This fall, both projects, Apple Tree Release and Food Plots received much attention. One of our active volunteers, Andy Nagle accompanied Steve Goodwin, Dean of U. Mass. Dept of Agriculture and Natural Science. Dean Goodwin was especially interested in our Apple Tree Release Program, and has offered any help. Thanks to his department, we have learned that the Quimby Pond apple trees are called "winter banana". The ones we ate, were surprising sweet and delicious for stressed trees. We have now completed the first phase of clearing more sunlight for 34 apple trees. We await another consulting visit from Steve's colleague in the spring, to determine if the larger competing trees should be professionally removed.
Bob Cordes, deer biologist from IF & W,, has made two trips to our Rangeley plots. He was impressed how much deer and moose use the Cross-Town plots. He felt that the clover is solidly established and will produce adequately the next few years. He recommended we replant with the annuals, buckwheat and oats to help the does produce strong offspring this early summer. He thought over-planting forage turnip along the periphery next year would help the deer's winter endurance. On a second trip, he visited the Flat Iron Plot, and confirmed late-season deer usuage, as the deer migrate through this area on the way into Oqoussoc. Planting the annuals, Turnip and buckwheat will be considered here as well. The control plot did fairly well, probably germinating 30% because its soil ph was pretty good to start with. Bob, you will recall, was the biologist that helped Marcia to design the Rangeley Seed Mix. In the picture, he is looking at some of the ryegrass, and pleased with the obvious success of the plots. We are lucky to have such close access to the expertise Bob Cordess and Chuck Hulsey.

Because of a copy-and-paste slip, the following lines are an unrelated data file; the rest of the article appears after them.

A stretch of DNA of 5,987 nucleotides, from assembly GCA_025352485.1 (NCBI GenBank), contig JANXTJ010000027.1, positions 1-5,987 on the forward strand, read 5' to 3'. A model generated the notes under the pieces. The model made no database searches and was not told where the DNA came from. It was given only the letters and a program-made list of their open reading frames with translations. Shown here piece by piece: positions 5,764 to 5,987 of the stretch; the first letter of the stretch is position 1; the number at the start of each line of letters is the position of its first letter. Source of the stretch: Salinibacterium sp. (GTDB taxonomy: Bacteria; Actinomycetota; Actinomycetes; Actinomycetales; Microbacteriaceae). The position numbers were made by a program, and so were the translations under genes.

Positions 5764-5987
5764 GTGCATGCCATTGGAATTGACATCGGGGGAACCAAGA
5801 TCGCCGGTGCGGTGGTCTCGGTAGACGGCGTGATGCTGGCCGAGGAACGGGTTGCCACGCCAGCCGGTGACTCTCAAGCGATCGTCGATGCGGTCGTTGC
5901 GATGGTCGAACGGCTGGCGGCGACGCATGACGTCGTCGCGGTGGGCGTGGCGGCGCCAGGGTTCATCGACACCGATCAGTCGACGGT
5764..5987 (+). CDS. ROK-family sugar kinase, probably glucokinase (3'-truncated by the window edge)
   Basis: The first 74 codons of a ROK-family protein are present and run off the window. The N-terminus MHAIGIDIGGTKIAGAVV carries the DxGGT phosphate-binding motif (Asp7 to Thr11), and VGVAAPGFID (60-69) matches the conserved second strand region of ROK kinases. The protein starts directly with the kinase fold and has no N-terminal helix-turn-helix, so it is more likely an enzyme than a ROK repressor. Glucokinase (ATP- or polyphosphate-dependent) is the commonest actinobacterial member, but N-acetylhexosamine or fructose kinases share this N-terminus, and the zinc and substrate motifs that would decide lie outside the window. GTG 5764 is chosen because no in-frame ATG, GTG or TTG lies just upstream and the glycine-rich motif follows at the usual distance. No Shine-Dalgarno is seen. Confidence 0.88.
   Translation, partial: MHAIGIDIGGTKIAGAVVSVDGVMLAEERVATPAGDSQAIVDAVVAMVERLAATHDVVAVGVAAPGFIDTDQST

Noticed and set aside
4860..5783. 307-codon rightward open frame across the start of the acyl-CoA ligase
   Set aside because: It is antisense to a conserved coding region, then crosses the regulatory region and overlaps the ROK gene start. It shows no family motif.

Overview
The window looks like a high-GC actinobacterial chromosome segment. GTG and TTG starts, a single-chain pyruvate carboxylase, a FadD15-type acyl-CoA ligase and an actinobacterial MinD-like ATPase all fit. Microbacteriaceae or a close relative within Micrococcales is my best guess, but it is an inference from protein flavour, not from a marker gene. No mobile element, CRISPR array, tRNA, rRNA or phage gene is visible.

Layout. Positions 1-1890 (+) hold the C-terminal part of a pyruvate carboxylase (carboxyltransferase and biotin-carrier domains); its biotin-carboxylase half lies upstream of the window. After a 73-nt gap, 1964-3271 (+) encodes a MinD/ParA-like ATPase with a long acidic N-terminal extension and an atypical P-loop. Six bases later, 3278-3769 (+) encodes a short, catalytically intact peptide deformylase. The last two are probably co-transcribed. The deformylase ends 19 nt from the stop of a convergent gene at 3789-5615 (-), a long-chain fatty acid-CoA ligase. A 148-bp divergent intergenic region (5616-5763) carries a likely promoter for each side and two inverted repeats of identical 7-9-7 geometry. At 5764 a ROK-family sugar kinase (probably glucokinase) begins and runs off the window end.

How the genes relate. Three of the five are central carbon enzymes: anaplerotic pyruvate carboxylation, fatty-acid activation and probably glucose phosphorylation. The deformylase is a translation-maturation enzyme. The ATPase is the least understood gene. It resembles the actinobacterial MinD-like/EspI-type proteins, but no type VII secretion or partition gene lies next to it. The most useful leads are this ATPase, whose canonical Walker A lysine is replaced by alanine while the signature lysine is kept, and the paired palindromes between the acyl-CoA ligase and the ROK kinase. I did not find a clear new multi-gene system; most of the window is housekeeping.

Bob and his little girl, Madison, accompanied Marcia, Ron Ray and Kent Cummings to visit some new potential plots for next year.
Bob agreed with Ron Ray, Guide and Moniter, that these plots met all the criteria: south-facing, along the winter deer corrider, good drainage and good cover. Ash will again be used. This location will be proposed to Seven Islands.
Our visitor, Andy Weik, grouse biologist from Ruffed Grouse Society gave us a very educational presentation on managing grouse and woodcock habitat. This can be done maintaining habitats of various ages. Ruffed grouse are most common in patches that are covered by trees 5-15 years old. The land-owner should strive to maintain forest of different ages. Harvesting a 5-10 acre every 10 years easily provides a mix of age classes. So folks, remember that small clear-cuts are the best thing we can do for all our wildlife. Another excellent technique is cutting down strips of alder to give woodcock more access to earthworms, their main food source. A chainsaw is the best friend of most wildlife.
While touring our plots, Andy recommended cutting a few narrow corriders entering the plots. This would better serve woodcock and other wildlife. He also discovered that rabbits have been browsing the plots that had good cover. Prior to his presentation, Andy also got a chance to hunt grouse with Rick Baker.
If any of you are interested in learning more, please join the Ruffed Grouse Society 888-564-6747. The quarterly magazine is really excellent.